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The Beginner's Guide to three.js

The Beginner's Guide to three.js
In this step-by-step guide, we’re going to create a 3D version of the Treehouse logo using three.js, which is a 3D graphics framework built on top of WebGL. Click and drag your mouse to orbit the camera! You can also use your mousewheel to zoom in and out. See the Demo Download the Code View on CodePen Note: You’ll need the desktop version of either Chrome, Firefox, or Safari. See browser compatibility below. 3D graphics can be difficult, especially 3D in the browser. Even though three.js might look complex at first, it would actually take even more code to write the same thing in pure WebGL, mostly because we’d need to write a rendering engine. Browser Compatibility For this tutorial, you’ll need the desktop version of either Chrome, Firefox, or Safari. Also, if you’re using Safari, you need to enable WebGL first. Open the Preferences menu.Click on the Advanced tab.Click the checkbox that says Show Develop menu in menu bar.Open the Develop menu from the menu bar and select Enable WebGL. Related:  multi-touch rotate zoom

Wavefront OBJ to JSON converter | semi/signal bool operator==(const idx3& other) const { if( this->a == other.a && this->b == other.b && this->c == other.c) { return true; } return false; } int a; int b; int c;}; int v2; int vn2; int vt2; int v3; int vn3; int vt3;}; vec4 parseVertex(const char* line){ char prefix[4]; float x, y, z; sscanf(line, "%s %f %f %f", prefix, &x, &y, &z); return vec4(x,y,z,1);} vec2 parseTexCoord(const char* line){ char prefix[4]; float u, v; sscanf(line, "%s %f %f", prefix, &u, &v); return vec2(u,v);} std::vector<int> readFace(const char* fstr){ std::vector<int> ret; char buf[64]; int bufidx = 0; for(int i=0; i<strlen(fstr); i++) { if(fstr[i] ! if(strlen(buf) > 0) { ret.push_back( atoi(buf) ); } return ret;} tri parseTriFace(const char* line){ char prefix[4]; char p1[64]; char p2[64]; char p3[64]; int v1=0, v2=0, v3=0; int vn1=0, vn2=0, vn3=0; int vt1=0, vt2=0, vt3=0; sscanf(line, "%s %s %s %s", prefix, p1, p2, p3); // parse echo("reading OBJ geometry data..."); while(true) { char buf[2056]; if(fgets(buf, 2056, fp) !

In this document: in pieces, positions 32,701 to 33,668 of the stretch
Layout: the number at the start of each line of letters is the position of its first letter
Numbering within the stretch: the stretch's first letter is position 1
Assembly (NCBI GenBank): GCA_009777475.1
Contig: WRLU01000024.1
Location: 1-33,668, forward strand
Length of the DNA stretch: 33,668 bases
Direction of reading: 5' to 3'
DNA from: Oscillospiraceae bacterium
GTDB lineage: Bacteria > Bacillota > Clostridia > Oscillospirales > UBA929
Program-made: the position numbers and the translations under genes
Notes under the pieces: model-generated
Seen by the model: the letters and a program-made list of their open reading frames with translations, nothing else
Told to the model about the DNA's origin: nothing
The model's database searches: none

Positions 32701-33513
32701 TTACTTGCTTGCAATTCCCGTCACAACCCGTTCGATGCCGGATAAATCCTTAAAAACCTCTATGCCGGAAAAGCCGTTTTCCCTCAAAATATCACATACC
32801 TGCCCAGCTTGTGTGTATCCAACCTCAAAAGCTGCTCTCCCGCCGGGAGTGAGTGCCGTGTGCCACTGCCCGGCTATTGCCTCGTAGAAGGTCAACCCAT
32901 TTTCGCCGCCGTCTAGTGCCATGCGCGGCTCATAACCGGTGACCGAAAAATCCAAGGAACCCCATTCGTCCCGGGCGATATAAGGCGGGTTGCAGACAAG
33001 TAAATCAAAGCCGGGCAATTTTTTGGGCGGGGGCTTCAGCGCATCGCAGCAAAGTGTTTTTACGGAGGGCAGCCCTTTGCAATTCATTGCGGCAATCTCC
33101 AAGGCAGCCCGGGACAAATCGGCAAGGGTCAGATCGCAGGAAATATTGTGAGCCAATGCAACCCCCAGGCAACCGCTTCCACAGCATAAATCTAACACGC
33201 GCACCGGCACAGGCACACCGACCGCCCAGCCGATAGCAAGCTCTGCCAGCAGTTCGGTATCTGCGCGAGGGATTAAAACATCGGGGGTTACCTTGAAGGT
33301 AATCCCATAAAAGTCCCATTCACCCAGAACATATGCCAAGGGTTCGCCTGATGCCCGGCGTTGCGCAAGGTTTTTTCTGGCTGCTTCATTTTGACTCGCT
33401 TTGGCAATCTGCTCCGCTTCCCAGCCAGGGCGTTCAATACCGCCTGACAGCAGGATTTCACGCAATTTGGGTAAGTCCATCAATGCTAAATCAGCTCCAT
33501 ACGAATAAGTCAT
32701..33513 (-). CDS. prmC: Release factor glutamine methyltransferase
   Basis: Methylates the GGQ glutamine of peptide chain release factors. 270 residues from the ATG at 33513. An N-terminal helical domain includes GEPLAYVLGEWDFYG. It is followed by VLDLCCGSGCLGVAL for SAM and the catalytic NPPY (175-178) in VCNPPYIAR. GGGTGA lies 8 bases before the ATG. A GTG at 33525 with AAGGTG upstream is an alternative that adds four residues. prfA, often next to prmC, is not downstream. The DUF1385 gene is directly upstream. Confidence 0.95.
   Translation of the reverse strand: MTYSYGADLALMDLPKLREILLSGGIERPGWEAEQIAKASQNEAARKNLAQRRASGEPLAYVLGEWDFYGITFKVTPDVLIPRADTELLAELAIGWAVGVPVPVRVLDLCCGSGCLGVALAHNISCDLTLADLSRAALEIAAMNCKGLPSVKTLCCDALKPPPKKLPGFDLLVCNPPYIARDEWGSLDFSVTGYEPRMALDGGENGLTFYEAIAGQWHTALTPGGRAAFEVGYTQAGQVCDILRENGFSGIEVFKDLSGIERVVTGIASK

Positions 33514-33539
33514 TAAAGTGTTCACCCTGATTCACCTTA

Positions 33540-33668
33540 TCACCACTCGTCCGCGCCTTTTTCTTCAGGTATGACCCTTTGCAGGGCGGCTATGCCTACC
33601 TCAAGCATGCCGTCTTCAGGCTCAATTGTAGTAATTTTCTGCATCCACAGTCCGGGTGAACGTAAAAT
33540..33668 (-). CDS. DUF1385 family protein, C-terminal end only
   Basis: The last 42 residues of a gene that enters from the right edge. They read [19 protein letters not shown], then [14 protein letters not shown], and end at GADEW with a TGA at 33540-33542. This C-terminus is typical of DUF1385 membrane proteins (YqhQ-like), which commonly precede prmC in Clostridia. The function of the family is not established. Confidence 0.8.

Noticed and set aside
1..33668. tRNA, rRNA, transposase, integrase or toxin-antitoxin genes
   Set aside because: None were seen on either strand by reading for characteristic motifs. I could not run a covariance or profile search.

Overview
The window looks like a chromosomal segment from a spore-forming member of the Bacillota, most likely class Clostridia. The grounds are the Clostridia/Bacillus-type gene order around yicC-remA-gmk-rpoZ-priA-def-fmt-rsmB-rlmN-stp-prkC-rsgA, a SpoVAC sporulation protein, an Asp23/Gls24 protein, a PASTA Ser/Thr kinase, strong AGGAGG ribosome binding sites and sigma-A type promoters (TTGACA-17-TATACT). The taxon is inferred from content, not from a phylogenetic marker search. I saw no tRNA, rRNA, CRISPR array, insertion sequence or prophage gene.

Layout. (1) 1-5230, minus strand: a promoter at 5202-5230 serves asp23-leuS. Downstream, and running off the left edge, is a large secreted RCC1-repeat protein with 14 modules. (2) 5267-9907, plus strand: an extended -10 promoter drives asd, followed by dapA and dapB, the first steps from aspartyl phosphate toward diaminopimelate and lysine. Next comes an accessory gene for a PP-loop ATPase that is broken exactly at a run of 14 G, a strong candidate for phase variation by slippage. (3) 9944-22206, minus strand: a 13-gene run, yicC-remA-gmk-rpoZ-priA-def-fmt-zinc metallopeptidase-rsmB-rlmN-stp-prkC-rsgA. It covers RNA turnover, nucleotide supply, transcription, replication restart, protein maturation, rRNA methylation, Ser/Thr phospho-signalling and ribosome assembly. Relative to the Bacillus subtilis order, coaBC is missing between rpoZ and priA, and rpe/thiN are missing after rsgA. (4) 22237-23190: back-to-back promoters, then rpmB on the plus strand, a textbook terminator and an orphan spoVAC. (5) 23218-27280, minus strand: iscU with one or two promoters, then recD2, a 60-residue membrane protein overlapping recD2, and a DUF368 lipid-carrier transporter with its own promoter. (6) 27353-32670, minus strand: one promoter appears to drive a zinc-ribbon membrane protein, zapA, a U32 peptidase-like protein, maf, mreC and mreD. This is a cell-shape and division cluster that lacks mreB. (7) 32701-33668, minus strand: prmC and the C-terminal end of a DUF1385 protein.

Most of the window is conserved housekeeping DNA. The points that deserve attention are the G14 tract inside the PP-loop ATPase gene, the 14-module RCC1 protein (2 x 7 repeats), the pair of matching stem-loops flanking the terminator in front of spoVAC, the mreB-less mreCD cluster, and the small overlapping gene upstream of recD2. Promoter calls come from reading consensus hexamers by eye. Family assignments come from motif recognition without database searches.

Extensions:2.6/Py/Scripts - BlenderWiki From BlenderWiki Quick Links Release, Contrib and External categories: what are they? Add-on Development Guidelines: if you want to develop add-ons. Add-ons Process: if you want to have your add-on included with Blender. Downloads Bundled Python scripts of the current contributed add-ons repository: Download Snapshot (Add-ons Contrib).There is a guide for correct use of this archive. Categories A script can be: - documentation progress indicators (0% - 100%) three.js/utils/exporters/maya at master · mrdoob/three.js Exporting To Three.js · Learn · exports two different Three.JS formats: JSONLoader format if you export a single object, and Scene and Object formats that are loaded via the THREE.ObjectLoader if you have none or multiple nodes selected. Unfortunately, all both different formats have the same extension, which makes it a bit tricky. What format is exported from depends on whether you have a single mesh selected (JSONLoader) or not (ObjectLoader.) Loading a JSONLoader ThreeJS file If you export a single object, using the export selection command, use the the JSONLoader.load() function: var loader = new THREE.JSONLoader(); loader.load( 'monster.json', function ( geometry, materials ) { var mesh = new THREE.Mesh( geometry, new THREE.MeshFaceMaterial( materials ) ); scene.add( mesh ); }); Loading an Object and Scene ThreeJS file If you exported the whole scene or multiple objects, use the ObjectLoader.load() function: